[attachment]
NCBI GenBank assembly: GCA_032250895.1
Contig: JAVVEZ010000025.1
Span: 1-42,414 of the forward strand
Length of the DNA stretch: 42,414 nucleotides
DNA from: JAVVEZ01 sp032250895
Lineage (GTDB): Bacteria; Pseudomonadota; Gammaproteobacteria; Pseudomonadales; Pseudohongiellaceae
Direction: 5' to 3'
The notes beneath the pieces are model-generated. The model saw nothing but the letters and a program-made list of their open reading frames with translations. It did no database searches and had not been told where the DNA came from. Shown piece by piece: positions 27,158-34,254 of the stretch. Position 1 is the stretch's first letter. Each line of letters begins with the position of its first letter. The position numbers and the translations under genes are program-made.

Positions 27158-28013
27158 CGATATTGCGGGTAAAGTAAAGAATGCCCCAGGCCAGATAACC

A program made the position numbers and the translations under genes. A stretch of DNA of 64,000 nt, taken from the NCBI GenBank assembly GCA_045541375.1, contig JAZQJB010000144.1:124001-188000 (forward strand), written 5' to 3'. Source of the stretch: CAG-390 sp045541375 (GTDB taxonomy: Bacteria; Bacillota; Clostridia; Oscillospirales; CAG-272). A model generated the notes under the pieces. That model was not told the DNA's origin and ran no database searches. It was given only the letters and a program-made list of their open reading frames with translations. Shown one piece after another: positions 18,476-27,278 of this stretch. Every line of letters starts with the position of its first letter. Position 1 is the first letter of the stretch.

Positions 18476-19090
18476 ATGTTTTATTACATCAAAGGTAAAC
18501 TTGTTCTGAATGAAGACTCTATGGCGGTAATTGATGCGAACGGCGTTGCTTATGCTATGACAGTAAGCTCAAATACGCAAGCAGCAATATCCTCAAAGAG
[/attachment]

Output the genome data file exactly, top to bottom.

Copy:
NCBI GenBank assembly: GCA_032250895.1
Contig: JAVVEZ010000025.1
Span: 1-42,414 of the forward strand
Length of the DNA stretch: 42,414 nucleotides
DNA from: JAVVEZ01 sp032250895
Lineage (GTDB): Bacteria; Pseudomonadota; Gammaproteobacteria; Pseudomonadales; Pseudohongiellaceae
Direction: 5' to 3'
The notes beneath the pieces are model-generated. The model saw nothing but the letters and a program-made list of their open reading frames with translations. It did no database searches and had not been told where the DNA came from. Shown piece by piece: positions 27,158-34,254 of the stretch. Position 1 is the stretch's first letter. Each line of letters begins with the position of its first letter. The position numbers and the translations under genes are program-made.

Positions 27158-28013
27158 CGATATTGCGGGTAAAGTAAAGAATGCCCCAGGCCAGATAACC

A program made the position numbers and the translations under genes. A stretch of DNA of 64,000 nt, taken from the NCBI GenBank assembly GCA_045541375.1, contig JAZQJB010000144.1:124001-188000 (forward strand), written 5' to 3'. Source of the stretch: CAG-390 sp045541375 (GTDB taxonomy: Bacteria; Bacillota; Clostridia; Oscillospirales; CAG-272). A model generated the notes under the pieces. That model was not told the DNA's origin and ran no database searches. It was given only the letters and a program-made list of their open reading frames with translations. Shown one piece after another: positions 18,476-27,278 of this stretch. Every line of letters starts with the position of its first letter. Position 1 is the first letter of the stretch.

Positions 18476-19090
18476 ATGTTTTATTACATCAAAGGTAAAC
18501 TTGTTCTGAATGAAGACTCTATGGCGGTAATTGATGCGAACGGCGTTGCTTATGCTATGACAGTAAGCTCAAATACGCAAGCAGCAATATCCTCAAAGAG